How much drought can a forest take?
Why do some trees die in a drought and others don’t?
Scientists from the University of California, Davis, and colleagues examined those questions in a study published in the journal Ecology Letters.
Using climate data and aerial tree mortality surveys conducted by the U.S. Forest Service during four years (2012-2015) of extreme drought in California, they found that when a drought hits the region, trees growing in areas that are already dry are most susceptible.
The research also showed that the effects of drought on forests can take years to surface, suggesting that such effects may linger even after the drought has ended.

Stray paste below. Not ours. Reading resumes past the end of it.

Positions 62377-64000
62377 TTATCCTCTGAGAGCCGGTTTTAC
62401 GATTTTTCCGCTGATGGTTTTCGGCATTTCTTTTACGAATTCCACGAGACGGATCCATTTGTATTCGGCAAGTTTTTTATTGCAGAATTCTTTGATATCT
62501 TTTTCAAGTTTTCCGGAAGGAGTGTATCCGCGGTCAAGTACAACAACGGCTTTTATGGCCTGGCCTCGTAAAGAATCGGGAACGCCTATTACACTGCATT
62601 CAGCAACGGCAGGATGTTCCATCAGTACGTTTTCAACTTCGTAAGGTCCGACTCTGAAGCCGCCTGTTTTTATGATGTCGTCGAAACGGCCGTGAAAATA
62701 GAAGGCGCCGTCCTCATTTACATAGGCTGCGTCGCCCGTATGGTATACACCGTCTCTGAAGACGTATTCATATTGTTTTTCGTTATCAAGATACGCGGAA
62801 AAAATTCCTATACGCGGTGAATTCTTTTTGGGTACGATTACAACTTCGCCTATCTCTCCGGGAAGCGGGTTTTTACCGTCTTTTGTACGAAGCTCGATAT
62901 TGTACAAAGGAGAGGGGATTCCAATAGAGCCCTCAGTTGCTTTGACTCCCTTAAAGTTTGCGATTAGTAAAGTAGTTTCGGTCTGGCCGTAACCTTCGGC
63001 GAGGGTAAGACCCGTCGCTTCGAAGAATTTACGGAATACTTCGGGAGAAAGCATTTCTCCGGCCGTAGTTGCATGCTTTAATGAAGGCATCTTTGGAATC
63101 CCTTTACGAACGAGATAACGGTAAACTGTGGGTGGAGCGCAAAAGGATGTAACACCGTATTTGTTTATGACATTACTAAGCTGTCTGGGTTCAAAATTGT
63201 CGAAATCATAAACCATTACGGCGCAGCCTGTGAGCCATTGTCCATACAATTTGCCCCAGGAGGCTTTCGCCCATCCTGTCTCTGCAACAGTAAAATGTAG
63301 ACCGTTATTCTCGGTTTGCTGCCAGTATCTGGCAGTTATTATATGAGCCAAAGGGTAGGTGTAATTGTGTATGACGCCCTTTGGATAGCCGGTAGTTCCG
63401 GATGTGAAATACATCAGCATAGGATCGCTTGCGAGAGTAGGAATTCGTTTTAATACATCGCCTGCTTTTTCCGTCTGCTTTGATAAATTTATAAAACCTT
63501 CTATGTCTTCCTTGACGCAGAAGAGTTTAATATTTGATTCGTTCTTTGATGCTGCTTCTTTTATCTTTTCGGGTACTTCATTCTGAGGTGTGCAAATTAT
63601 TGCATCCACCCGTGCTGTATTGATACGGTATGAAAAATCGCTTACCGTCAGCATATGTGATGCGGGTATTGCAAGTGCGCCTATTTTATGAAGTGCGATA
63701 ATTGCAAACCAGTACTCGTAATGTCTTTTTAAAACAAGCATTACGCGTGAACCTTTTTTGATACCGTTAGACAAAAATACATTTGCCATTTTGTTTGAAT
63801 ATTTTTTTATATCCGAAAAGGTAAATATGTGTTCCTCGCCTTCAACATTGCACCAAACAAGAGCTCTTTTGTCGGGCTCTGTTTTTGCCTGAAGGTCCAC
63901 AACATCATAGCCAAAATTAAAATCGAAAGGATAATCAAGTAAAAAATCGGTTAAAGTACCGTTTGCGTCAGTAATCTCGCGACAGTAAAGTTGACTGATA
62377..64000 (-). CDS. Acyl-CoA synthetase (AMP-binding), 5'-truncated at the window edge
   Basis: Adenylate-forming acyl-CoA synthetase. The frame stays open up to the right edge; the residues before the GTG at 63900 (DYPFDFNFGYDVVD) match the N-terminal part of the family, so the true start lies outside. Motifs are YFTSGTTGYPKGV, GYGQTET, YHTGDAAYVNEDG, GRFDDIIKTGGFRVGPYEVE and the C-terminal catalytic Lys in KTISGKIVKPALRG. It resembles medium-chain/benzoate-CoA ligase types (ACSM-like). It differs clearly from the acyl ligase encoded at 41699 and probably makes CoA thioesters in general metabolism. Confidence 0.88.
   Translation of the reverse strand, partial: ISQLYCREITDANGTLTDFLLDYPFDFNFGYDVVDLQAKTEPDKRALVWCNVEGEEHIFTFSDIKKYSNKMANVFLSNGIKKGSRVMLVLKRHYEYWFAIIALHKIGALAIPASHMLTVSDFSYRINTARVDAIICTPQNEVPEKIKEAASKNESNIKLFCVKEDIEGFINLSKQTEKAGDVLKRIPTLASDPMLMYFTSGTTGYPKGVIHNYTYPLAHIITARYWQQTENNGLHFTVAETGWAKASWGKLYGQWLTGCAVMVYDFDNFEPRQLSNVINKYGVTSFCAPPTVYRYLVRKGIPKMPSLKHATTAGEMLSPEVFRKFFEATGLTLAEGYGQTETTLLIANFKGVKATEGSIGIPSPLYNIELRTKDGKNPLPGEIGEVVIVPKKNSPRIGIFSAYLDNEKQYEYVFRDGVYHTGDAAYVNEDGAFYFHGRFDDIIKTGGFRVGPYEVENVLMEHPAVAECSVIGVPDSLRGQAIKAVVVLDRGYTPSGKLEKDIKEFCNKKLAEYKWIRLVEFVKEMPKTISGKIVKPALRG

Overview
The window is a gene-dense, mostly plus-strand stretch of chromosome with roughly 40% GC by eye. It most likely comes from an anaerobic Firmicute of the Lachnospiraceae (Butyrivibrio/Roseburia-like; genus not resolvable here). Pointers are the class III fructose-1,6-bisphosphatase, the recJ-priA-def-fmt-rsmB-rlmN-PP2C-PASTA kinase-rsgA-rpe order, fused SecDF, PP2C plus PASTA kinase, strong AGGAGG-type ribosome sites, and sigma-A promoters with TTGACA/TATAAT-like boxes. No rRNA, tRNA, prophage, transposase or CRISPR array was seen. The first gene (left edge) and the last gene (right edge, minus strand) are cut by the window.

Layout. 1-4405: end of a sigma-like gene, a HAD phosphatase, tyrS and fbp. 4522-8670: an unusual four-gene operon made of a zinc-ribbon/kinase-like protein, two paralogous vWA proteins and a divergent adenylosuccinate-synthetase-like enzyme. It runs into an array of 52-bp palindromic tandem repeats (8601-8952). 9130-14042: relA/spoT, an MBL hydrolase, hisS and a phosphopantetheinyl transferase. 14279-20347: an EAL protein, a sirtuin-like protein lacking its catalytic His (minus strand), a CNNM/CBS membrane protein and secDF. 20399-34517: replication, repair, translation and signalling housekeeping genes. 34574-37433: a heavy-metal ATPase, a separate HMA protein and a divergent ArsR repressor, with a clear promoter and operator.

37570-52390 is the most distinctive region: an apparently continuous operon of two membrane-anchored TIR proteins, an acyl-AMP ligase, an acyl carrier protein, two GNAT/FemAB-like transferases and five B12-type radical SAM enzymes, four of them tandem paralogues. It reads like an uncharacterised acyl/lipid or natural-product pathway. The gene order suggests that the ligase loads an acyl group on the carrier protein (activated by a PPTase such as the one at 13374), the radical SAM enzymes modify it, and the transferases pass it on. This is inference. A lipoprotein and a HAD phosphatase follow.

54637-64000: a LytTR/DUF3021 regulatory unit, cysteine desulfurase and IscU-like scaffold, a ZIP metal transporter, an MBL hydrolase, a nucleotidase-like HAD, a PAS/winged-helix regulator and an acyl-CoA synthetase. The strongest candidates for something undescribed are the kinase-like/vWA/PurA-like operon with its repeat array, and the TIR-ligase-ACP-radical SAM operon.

Southern Sierra Nevada trees are most vulnerable The study said that trees in the driest and densest forests are the most at risk of dying in an extreme drought.
‘How much drought a tree can take’ "Our analysis found out how much drought a tree can take," said UC Davis Ph.D. student Derek Young, who co-led the study with Jens Stevens, a UC Davis postdoctoral researcher during the study who is currently at UC Berkeley, and Mason Earles, a postdoctoral researcher at Yale University.
The U.S. Forest Service aerial tree mortality surveys in 2015 estimated 29 million trees in California had died after four years of extreme drought.
Long-term climate and competition explain forest mortality patterns under extreme drought.
ScienceDaily, 19 January 2017.
Retrieved June 16, 2017 from www.sciencedaily.com/releases/2017/01/170119143406.htm University of California – Davis.